A passion for complicated things

How would you make a complicated thing easy and accessible?

Let’s assume we all have the answer to this question (I personally still don’t): how would you make Science accessible to the non-Science audience?!
Likely, it would be one of the most difficult challenges you have ever embraced.

So I have thought of setting up a sort of diary of my research experience as part of my work as a Marie Curie Fellow at King’s College London. I would like to draw a map to the maze of biology, chemistry (and sometimes myth and legend) so that I might encourage many of you to understand some of my branch of Science. I would like to do it in a simple but not simplistic way, engaging with that portion of the general audience who is interested or intrigued by the work scientists do and might find some difficulty in fully understanding it!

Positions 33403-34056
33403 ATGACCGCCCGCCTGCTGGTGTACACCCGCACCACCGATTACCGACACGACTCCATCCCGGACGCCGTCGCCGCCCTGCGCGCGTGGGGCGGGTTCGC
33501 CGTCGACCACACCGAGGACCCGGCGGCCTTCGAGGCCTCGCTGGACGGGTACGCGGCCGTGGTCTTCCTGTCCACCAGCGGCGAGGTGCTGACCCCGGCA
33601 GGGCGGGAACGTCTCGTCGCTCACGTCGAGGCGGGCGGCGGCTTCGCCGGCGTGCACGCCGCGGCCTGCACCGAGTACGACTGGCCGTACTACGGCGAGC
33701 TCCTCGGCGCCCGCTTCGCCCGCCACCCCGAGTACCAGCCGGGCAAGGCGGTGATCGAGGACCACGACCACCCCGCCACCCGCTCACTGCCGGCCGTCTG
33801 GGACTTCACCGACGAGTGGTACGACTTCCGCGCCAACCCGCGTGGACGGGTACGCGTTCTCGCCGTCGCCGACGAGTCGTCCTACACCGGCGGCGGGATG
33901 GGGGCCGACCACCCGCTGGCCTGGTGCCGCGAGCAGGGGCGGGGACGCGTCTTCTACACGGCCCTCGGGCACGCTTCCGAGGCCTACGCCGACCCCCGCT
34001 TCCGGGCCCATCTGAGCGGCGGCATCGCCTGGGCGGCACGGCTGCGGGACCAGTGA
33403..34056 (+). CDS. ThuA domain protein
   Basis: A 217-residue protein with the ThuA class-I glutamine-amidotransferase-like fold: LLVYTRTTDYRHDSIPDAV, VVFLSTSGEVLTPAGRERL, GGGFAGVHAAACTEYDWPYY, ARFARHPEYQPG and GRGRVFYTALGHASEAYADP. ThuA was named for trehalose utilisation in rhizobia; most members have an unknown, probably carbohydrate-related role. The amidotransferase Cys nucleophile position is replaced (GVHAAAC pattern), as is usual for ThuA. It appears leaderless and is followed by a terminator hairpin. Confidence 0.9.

To be completely honest, it is sometimes even more difficult for a scientist to explain his/her work in a simple way rather than troubleshooting the Research itself: writing these few lines is taking me more time than wrapping up my last 5 years of studies.

When trying to explain a process, ignoring all those years spent soaking the brain with “specific language and terminologies” that allow a 2 page concept to be expressed in a single word, a Scientist faces the same grade of difficulty as a non-scientific reader does in doing the opposite. And I think this is true for any scientific subjects, from the more widespread biology to the more specific quantum astrophysics or rocket science (just think how many mathematical equations are behind the so popular E=mc2)

Given the concept I am not a spin doctor as someone might have assumed (wrongly!) and despite my sharp talent for complicating things, I will try my best to fulfil my target of “being as simple as possible”. I hope the reader(s) will accept my sincere apologies if sometimes I am forced to throw in some technical words that might sound gibberish! :)

And if I am not able to shed some light on this mysterious world, at least I would like to invite you to follow my BRiDiT (beta cell receptors in diabetes therapy) blog to have a closer understanding of my project that is aimed at investigating the roles of some newly de-orphanised membrane receptors in the islets of Langerhans.